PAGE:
With a short time horizon, the best use of resources is to build on what works – to launch a product that builds on the last one.  But when the discussion is moved further out in time, with a longer time horizon it’s a high risk decision to hold on tightly to what you have as the market changes around you.  Eventually, all recipes run out of gas like Henry Ford’s Model T.  And the best leading indicator of running low on fuel is when the same old recipe cannot deliver on medium-term growth objectives.  Short term growth is still there, but further out they are not.  Market forces are squeezing the juice out of your past success.

Ultimately, out of desperation, the used-to-be market leader will launch a new-to-market product.  But it’s not a good idea to do this work only when it’s the only option left.  Before they’re launched, new products that offer new value to customers will, by definition, have no sales.  Try to hold back the fear-based declaration that there is no market.  Instead, do the forward-looking marketing work to see if there is a market.  Assume there is a market and build some low cost learning prototypes and put them in front of customers.  These prototypes don’t yet have to be functional; they just have to communicate the idea behind the new value proposition.

Before there is a market, there is an idea that a market could exist.  And before that could-be market is served, there must be prototype-based verification that the market does in fact exist.  Define the new value proposition, build inexpensive prototypes and put them in front of customers.  Listen to their feedback, modify the prototypes and repeat.

Instead of arguing whether the market exists, spend all your energy proving that it does.

Image credit — lensletter

Doing New Work

first rideIf you know what to do, do it.  But if you always know what to do, do something else.  There’s no excitement in turning the crank every-day-all-day, and there’s no personal growth.  You may be getting glowing reviews now, but when your process is documented and becomes standard work, you’ll become one of the trivial many that follow your perfected recipe, and your brain will turn soggy.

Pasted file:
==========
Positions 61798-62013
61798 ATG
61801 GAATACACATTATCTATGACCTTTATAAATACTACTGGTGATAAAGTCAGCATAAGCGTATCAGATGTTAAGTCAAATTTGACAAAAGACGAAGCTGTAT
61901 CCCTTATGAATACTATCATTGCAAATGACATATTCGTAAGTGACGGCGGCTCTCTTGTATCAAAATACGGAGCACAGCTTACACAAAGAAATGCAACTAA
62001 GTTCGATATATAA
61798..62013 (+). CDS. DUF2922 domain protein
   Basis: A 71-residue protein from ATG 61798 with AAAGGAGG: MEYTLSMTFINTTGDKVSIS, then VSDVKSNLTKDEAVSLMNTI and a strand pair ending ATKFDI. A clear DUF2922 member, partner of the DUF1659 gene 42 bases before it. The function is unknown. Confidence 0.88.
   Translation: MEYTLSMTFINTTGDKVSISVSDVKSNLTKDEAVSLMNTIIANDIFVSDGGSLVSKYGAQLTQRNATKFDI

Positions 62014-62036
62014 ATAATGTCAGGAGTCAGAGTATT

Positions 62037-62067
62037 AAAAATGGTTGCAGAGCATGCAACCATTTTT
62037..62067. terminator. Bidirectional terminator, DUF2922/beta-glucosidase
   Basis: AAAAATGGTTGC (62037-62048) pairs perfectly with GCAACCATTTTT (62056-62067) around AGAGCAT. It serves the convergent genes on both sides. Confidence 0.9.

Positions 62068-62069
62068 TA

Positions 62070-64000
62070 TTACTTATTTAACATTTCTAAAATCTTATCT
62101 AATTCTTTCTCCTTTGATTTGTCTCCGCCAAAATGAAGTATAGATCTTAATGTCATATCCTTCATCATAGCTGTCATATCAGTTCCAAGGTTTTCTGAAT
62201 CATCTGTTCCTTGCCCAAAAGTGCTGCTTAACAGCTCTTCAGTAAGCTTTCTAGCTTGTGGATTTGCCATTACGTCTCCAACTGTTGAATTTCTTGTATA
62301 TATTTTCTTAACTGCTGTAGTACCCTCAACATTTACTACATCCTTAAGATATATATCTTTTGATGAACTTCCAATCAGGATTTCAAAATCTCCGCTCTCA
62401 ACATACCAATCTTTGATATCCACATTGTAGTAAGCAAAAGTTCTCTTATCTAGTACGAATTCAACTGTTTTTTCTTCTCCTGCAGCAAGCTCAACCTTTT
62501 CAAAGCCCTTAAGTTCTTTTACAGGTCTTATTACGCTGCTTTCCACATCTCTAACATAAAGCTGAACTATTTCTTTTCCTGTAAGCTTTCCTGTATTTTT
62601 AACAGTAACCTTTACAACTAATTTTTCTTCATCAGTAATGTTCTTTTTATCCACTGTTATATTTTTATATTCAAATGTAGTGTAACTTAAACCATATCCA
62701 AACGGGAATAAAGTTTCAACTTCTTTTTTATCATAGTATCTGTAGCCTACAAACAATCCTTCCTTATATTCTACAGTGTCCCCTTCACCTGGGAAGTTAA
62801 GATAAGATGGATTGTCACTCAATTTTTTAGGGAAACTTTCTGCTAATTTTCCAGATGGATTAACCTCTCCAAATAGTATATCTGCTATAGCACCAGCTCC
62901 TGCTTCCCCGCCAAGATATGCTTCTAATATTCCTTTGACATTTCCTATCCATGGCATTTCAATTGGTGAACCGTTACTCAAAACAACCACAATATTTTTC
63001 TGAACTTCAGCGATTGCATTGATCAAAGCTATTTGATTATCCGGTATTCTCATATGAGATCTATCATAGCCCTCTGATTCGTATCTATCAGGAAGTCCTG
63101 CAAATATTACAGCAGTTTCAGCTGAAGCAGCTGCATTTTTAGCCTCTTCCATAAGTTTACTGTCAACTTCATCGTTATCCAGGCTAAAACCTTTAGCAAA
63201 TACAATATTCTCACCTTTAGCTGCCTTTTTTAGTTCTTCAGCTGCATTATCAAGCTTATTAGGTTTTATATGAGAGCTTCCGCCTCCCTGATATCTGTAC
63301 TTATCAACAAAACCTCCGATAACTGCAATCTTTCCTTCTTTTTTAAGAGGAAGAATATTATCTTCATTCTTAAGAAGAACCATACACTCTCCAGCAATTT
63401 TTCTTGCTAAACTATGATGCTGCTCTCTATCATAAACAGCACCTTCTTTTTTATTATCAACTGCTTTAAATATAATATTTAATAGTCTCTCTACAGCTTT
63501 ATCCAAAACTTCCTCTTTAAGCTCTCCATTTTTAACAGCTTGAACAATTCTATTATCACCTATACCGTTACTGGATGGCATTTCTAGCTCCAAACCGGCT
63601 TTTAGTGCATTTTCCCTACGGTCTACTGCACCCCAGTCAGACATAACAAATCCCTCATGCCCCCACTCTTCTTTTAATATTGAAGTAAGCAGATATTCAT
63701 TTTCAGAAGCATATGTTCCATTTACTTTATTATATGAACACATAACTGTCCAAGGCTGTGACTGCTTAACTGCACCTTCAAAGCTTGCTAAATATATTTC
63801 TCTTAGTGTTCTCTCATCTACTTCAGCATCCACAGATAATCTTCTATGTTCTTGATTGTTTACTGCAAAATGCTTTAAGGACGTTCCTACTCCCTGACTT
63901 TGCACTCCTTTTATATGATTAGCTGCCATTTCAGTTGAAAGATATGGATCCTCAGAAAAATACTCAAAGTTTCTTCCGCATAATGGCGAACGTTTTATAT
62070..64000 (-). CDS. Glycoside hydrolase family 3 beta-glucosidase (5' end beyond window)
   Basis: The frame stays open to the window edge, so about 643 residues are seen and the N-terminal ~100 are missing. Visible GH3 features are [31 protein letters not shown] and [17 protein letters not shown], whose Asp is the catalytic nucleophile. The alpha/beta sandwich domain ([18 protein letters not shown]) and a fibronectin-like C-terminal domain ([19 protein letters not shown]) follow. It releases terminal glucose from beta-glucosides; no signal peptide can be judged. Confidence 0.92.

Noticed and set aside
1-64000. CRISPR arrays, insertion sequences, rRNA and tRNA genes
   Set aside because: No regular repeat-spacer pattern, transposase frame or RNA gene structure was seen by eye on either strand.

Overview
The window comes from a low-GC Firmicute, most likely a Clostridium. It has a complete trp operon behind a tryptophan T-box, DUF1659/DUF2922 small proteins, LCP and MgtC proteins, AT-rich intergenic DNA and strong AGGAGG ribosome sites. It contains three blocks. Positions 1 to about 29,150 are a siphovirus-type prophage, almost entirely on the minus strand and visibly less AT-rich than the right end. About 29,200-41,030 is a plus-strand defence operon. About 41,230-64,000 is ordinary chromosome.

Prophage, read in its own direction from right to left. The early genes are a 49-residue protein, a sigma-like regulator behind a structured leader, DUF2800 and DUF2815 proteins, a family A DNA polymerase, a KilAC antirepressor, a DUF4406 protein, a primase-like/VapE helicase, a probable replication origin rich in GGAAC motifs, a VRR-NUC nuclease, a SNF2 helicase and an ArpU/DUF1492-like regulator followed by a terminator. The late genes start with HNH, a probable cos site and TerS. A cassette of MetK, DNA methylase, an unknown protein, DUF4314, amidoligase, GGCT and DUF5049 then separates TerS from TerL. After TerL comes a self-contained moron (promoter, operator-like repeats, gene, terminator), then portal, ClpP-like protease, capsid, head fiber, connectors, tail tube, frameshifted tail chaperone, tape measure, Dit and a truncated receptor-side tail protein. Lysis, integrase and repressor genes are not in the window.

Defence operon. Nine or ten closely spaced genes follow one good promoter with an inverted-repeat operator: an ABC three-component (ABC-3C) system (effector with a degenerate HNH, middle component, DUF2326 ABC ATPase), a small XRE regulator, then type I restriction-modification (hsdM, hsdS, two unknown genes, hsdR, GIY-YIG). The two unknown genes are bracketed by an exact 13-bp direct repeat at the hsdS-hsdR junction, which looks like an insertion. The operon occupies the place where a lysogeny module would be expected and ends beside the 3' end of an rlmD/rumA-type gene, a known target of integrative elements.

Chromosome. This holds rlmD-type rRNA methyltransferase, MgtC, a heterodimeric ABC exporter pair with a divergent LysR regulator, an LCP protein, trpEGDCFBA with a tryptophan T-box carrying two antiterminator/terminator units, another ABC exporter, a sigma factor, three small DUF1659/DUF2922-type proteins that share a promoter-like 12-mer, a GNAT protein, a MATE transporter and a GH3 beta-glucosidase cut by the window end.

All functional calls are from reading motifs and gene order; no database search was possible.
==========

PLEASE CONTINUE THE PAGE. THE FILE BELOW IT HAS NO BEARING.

If you want to do the same things more productively, do continuous improvement.  Look at the work and design out the waste.  I suggest you look for the waiting and eliminate it.  (One hint – look for people or parts queueing up and right in front of the pile you’ll find the waste maker.)  But if you always eliminate waste, do something else.  Break from the minimization mindset and create something new.  Maximize something. Blow up the best practice or have the courage to obsolete your best work.  In a sea of continuous improvement, be the lighthouse of doing new.

When you do something for the first time, you don’t know how to do it. It’s scary, but that’s just the feeling you want.  The cold feeling in your chest is a leading indicator of personal growth.  (If you don’t have a sinking feeling in your gut, see paragraph 1.) But organizations don’t make it easy to do something for the first time.  The best approach is to start small.  Try small experiments that don’t require approval from a budget standpoint and are safe to fail.  Run the experiments under the radar and learn in private.  Grow your confidence in yourself and your thinking.  After you have some success, show your results to people you trust.  Their input will help you grow.  And you’ll need every bit of that personal growth because to staff and run a project to bring your new concept to life you’ll need resources.  And for that you’ll need to dance with the most dangerous enemy of doing new things – the deadly ROI calculation.

The R is for return.  To calculate the return for the new concept you need to know: how many you’ll sell, how much you’ll sell them for, how much it will cost, and how well it will work.  All this must be known BEFORE resources can be allocated. But that’s not possible because the new thing has never been done before.  Even before talking about investment (I), the ROI calculation makes a train wreck of new ideas.  To calculate investment, you’ve got to know how many person-hours will be needed, the cost of the materials to make the prototypes and the lab resources needed for testing.  But that’s impossible to know because the work has never been done before.  The ROI is a meaningless calculation for new ideas and its misapplication has spelled death for more good ideas than anything else known to man.